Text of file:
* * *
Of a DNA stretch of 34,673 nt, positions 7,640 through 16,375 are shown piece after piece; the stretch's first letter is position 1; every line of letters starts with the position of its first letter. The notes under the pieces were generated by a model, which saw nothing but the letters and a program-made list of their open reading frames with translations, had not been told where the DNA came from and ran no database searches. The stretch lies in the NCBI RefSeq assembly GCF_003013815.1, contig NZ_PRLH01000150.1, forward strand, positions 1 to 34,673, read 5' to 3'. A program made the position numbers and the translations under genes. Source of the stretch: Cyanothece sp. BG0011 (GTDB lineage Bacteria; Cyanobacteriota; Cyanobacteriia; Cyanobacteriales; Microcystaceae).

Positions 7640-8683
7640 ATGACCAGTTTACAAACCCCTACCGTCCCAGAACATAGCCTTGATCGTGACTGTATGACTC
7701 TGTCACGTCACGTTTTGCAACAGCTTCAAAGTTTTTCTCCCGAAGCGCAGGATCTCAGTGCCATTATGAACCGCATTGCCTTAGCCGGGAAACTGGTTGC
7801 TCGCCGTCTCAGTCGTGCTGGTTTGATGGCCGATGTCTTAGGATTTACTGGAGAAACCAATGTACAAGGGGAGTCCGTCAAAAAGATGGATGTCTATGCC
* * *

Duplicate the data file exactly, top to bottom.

Of a DNA stretch of 34,673 nt, positions 7,640 through 16,375 are shown piece after piece; the stretch's first letter is position 1; every line of letters starts with the position of its first letter. The notes under the pieces were generated by a model, which saw nothing but the letters and a program-made list of their open reading frames with translations, had not been told where the DNA came from and ran no database searches. The stretch lies in the NCBI RefSeq assembly GCF_003013815.1, contig NZ_PRLH01000150.1, forward strand, positions 1 to 34,673, read 5' to 3'. A program made the position numbers and the translations under genes. Source of the stretch: Cyanothece sp. BG0011 (GTDB lineage Bacteria; Cyanobacteriota; Cyanobacteriia; Cyanobacteriales; Microcystaceae).

Positions 7640-8683
7640 ATGACCAGTTTACAAACCCCTACCGTCCCAGAACATAGCCTTGATCGTGACTGTATGACTC
7701 TGTCACGTCACGTTTTGCAACAGCTTCAAAGTTTTTCTCCCGAAGCGCAGGATCTCAGTGCCATTATGAACCGCATTGCCTTAGCCGGGAAACTGGTTGC
7801 TCGCCGTCTCAGTCGTGCTGGTTTGATGGCCGATGTCTTAGGATTTACTGGAGAAACCAATGTACAAGGGGAGTCCGTCAAAAAGATGGATGTCTATGCC